A key women’s rights organisation is calling on the UK government to put rape at the top of the political agenda branding Labour’s record on on tackling sexual violence as “shameful”.
A week after a newstatesman.com campaign helped secure £1 million in extra funding for crisis-hit Rape Crisis centres in England and Wales, the Fawcett Society says urgent action is needed to tackle woefully low conviction rates.
The Fawcett Society presented Crime Reduction Minister Vernon Coaker with an open letter to his boss, Home Secretary Jacqui Smith calling for action to be taken to ensure every accusation of rape is investigated thoroughly by police.
It also urges proper investment in a national network of Rape Crisis centres to overcome the current post code lottery of support services.
Dr Katherine Rake, the Director of the Fawcett Society, said the letter, signed by more than 2,300 people shows a “critical mass feeling that improvements must be made to the treatment victims of rape receive”.
Rake added: “We are calling on the Home Secretary to put rape at the top of the political agenda. Changes are needed now to ensure that rapists are caught and convicted and to properly fund the services that victims of rape want and need.”
The Fawcett Society also showed a banner outside the Home Office revealing that the rape conviction rate is only 5.7%, which Rake described as a “national scandal.”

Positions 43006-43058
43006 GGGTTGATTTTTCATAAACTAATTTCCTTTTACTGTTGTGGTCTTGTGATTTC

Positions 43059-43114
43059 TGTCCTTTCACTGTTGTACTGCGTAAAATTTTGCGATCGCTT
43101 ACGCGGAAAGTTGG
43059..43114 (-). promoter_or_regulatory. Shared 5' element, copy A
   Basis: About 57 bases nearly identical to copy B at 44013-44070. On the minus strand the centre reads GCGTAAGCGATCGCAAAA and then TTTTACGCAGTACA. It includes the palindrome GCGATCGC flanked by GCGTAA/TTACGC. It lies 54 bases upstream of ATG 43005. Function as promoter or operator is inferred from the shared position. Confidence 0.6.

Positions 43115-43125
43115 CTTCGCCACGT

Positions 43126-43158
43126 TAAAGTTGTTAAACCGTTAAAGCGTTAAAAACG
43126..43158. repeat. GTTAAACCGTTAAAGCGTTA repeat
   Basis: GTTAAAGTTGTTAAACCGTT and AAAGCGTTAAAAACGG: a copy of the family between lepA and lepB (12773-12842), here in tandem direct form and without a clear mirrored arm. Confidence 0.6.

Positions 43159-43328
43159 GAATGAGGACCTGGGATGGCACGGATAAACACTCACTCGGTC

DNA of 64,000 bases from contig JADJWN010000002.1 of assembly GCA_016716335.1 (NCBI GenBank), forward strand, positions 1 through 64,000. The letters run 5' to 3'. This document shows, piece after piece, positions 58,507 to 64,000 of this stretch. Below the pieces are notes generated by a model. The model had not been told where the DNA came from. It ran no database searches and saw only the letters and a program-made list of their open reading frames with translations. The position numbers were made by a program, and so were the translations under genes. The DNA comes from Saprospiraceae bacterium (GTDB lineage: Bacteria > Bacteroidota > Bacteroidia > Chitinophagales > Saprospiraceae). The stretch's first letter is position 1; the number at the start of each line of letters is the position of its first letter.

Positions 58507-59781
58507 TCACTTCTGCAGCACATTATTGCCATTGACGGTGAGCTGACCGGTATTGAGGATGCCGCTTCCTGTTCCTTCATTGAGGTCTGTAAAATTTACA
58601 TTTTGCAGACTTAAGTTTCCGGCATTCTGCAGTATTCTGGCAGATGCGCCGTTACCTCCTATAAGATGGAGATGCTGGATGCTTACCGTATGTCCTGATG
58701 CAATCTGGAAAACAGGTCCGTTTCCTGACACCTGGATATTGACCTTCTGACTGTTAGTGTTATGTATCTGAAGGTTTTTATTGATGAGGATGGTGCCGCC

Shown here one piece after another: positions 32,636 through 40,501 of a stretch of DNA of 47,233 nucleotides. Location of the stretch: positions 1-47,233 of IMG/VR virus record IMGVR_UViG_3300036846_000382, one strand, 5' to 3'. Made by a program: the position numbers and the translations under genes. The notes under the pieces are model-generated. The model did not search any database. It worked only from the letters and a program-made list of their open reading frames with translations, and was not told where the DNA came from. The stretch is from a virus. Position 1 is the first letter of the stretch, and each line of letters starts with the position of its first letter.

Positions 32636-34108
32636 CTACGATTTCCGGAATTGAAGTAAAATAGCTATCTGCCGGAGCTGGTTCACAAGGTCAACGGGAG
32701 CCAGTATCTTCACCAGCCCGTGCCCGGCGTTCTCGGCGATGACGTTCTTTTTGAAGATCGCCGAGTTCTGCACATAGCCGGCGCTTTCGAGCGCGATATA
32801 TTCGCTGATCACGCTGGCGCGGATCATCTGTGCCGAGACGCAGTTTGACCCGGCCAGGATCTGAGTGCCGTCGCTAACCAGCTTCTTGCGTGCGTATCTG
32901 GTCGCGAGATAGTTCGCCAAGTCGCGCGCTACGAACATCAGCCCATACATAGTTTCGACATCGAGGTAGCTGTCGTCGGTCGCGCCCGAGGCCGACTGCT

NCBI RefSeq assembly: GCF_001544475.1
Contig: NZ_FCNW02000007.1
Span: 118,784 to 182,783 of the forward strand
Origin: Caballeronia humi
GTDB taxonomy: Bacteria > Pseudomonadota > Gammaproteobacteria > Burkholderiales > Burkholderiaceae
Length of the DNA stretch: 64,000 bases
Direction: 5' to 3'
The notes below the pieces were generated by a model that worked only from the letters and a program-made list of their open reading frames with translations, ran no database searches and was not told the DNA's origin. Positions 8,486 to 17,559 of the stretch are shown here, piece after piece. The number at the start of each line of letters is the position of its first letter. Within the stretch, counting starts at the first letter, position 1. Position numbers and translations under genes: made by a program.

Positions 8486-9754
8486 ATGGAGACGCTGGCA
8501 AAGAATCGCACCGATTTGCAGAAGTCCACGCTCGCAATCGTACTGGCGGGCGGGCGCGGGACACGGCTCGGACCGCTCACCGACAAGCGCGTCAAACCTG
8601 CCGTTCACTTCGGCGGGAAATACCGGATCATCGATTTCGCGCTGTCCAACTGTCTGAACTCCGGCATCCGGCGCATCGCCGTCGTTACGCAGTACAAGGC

“The lack of effective investigation of rape by police means that valuable opportunities to collect evidence are often lost early on in rape cases, and a quarter of reported rapes are not even registered as crimes,” Rake said.
The Fawcett Society is not alone in its campaigning to bring government attention to the rape crisis issue. Rape Crisis England and Wales has joined forces with the New Statesman website to bring attention to the issue as well. Last week Minister for Women Harriet Harman announced £1 million in emergency funding for Rape Crisis Centres.
Following the announcement of funding, Dr Nicole Westmarland, the National Chair of Rape Crisis, said the emergency funding was “highly significant” but noted that “in the longer term, increased and secure funding is clearly needed to prevent this crisis from arising again.”
According to the Fawcett Society, three quarters of local areas have no support services for rape victims and locations that do have Rape Crisis centres, there is an average waiting list of three months.
In July 2003 the government pledged to introduce a 24-hour helpline “as quickly as possible,” but this promise has not yet been fulfilled. Rake urged the government to look at the Scottish model of ringfenced funding for Rape Crisis services.
“Women who have been raped often have no support to turn to in their community, at a time when they may need it most,” Rake said.
“The government’s record on rape is shameful, and this issue must now be given the priority that it deserves,” she continued.
The Home Office defended its arguing that “reporting of rape has increased since 1997, with the number of rapes reported to police rising from 6,628 to 13,780 in 2006-7”. However the Home Office noted that sexual crime is not reported enough and less than 6 per cent of rapes result in a conviction.
A Cross-Government Action Plan on Sexual Violence and Abuse was published in April 2007.
According to the Home Office the plan seeks to “improve the criminal justice response to sexual violence and abuse.”
“We have rolled out specialist officers and specialist rape prosecutors across the country and we are rolling out guidance and training for police, prosecutors and barristers on serious sexual offences,” said a Home Office spokeswoman.